|Emory HIV team lands $6 million Gates Foundation grant|
|Written by Ryan Watkins|
|Wednesday, 12 September 2012 12:01|
A team of researchers at Emory University has been awarded a $6 million grant from the Bill and Melinda Gates Foundation to aid in finding an effective vaccine for HIV/AIDS, the university announced today.
The Bill and Melinda Gates Foundation was created by Microsoft founder Bill Gates and his wife, Melinda, to combat global poverty and to enhance healthcare across the world.
The grant was awarded as part of the Collaboration for AIDS Vaccine Discovery, an international network of researchers devoted to creating a variety of HIV vaccination candidates with the ultimate goal of advancing the most promising candidates to clinical trials.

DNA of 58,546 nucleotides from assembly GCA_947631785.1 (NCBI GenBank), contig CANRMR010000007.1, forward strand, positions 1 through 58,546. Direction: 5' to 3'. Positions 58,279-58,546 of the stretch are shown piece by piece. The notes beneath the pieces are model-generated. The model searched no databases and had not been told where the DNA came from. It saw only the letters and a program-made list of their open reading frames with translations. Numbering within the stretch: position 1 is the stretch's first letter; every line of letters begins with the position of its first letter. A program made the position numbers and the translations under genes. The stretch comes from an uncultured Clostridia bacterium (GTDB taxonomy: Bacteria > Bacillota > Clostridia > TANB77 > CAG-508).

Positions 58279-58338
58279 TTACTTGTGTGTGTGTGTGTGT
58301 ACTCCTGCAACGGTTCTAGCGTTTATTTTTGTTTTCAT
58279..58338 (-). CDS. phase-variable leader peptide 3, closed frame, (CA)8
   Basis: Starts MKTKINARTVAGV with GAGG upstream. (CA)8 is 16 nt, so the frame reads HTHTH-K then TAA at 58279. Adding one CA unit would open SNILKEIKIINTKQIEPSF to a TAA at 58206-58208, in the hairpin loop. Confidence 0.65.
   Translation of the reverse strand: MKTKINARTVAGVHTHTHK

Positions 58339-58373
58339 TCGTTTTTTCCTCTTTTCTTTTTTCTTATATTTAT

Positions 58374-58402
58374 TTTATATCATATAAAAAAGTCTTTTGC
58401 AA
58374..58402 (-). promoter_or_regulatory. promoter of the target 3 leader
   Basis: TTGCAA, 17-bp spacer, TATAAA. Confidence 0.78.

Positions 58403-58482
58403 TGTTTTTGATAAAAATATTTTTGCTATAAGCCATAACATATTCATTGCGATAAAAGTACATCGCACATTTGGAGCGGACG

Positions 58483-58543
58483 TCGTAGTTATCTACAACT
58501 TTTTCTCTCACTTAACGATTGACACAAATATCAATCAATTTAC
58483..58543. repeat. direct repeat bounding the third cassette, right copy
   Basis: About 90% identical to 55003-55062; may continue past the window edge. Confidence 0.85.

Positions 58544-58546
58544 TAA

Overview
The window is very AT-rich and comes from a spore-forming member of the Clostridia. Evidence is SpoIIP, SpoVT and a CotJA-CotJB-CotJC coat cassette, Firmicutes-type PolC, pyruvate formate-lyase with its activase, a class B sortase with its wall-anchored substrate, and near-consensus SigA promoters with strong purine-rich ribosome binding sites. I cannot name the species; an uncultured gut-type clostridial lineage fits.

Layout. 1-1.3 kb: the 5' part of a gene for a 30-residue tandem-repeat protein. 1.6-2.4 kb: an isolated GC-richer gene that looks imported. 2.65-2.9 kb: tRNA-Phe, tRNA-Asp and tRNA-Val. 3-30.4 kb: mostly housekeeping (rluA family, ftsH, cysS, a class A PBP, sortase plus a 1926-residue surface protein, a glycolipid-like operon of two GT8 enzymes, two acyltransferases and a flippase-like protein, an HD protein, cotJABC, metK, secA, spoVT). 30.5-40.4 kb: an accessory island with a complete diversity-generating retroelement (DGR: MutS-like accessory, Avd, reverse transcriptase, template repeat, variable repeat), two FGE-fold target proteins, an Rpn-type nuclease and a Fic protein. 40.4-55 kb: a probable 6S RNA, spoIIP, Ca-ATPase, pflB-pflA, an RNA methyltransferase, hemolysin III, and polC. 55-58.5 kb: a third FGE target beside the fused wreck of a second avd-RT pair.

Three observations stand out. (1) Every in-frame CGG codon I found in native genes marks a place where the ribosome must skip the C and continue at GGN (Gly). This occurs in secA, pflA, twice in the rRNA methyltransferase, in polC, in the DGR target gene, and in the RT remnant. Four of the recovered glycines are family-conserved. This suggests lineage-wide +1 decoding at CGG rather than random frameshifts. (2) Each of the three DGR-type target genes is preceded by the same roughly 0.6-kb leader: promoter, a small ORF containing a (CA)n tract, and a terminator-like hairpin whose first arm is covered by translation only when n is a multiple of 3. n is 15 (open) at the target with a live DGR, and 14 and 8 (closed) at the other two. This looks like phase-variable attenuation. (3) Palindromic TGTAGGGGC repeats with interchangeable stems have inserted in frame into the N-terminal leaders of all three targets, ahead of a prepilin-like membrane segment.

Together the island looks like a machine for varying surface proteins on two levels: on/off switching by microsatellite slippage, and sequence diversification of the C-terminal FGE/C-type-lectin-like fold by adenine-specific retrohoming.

Bali Pulendran, PhD, will lead the Emory Vaccine Center team, which includes scientists from Yerkes National Primate Research Center and the Emory Vaccine Center.
The Emory team led a project in nonhuman primates aimed at programming innate immunity to the disease.
Emory's Vaccine Center has received a series of grants in the last two years that have totaled more than $30 million.
Top photo: Billionaire Warren Buffett (left) alongside Melinda and Bill Gates (via gatesfoundation.org)
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